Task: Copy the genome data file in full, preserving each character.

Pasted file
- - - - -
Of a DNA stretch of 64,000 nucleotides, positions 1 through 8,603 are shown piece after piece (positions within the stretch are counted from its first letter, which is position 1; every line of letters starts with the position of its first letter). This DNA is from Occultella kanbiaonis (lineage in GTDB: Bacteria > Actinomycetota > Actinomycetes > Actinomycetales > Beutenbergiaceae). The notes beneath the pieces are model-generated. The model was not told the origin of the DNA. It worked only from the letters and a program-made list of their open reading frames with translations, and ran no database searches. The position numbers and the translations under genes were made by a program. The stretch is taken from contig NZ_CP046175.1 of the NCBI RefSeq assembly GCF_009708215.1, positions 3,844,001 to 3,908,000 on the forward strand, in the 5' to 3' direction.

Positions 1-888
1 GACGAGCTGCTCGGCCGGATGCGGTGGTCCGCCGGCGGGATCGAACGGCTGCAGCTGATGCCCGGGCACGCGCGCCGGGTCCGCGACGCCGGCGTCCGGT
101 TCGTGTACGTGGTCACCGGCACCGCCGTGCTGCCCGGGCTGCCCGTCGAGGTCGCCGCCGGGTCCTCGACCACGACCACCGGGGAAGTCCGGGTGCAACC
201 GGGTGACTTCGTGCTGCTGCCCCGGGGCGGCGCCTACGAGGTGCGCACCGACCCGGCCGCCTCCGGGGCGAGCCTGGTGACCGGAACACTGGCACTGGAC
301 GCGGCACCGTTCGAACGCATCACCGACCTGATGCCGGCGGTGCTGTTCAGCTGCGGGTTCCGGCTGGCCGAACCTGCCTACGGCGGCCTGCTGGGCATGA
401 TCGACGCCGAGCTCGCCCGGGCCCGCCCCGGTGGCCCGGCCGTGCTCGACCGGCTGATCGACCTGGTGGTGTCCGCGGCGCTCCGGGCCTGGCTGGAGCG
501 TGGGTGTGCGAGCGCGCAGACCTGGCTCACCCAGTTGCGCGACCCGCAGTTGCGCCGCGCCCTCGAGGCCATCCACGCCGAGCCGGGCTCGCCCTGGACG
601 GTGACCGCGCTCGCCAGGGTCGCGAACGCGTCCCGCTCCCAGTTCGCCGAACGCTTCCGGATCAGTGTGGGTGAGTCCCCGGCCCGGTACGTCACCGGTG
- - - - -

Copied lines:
Of a DNA stretch of 64,000 nucleotides, positions 1 through 8,603 are shown piece after piece (positions within the stretch are counted from its first letter, which is position 1; every line of letters starts with the position of its first letter). This DNA is from Occultella kanbiaonis (lineage in GTDB: Bacteria > Actinomycetota > Actinomycetes > Actinomycetales > Beutenbergiaceae). The notes beneath the pieces are model-generated. The model was not told the origin of the DNA. It worked only from the letters and a program-made list of their open reading frames with translations, and ran no database searches. The position numbers and the translations under genes were made by a program. The stretch is taken from contig NZ_CP046175.1 of the NCBI RefSeq assembly GCF_009708215.1, positions 3,844,001 to 3,908,000 on the forward strand, in the 5' to 3' direction.

Positions 1-888
1 GACGAGCTGCTCGGCCGGATGCGGTGGTCCGCCGGCGGGATCGAACGGCTGCAGCTGATGCCCGGGCACGCGCGCCGGGTCCGCGACGCCGGCGTCCGGT
101 TCGTGTACGTGGTCACCGGCACCGCCGTGCTGCCCGGGCTGCCCGTCGAGGTCGCCGCCGGGTCCTCGACCACGACCACCGGGGAAGTCCGGGTGCAACC
201 GGGTGACTTCGTGCTGCTGCCCCGGGGCGGCGCCTACGAGGTGCGCACCGACCCGGCCGCCTCCGGGGCGAGCCTGGTGACCGGAACACTGGCACTGGAC
301 GCGGCACCGTTCGAACGCATCACCGACCTGATGCCGGCGGTGCTGTTCAGCTGCGGGTTCCGGCTGGCCGAACCTGCCTACGGCGGCCTGCTGGGCATGA
401 TCGACGCCGAGCTCGCCCGGGCCCGCCCCGGTGGCCCGGCCGTGCTCGACCGGCTGATCGACCTGGTGGTGTCCGCGGCGCTCCGGGCCTGGCTGGAGCG
501 TGGGTGTGCGAGCGCGCAGACCTGGCTCACCCAGTTGCGCGACCCGCAGTTGCGCCGCGCCCTCGAGGCCATCCACGCCGAGCCGGGCTCGCCCTGGACG
601 GTGACCGCGCTCGCCAGGGTCGCGAACGCGTCCCGCTCCCAGTTCGCCGAACGCTTCCGGATCAGTGTGGGTGAGTCCCCGGCCCGGTACGTCACCGGTG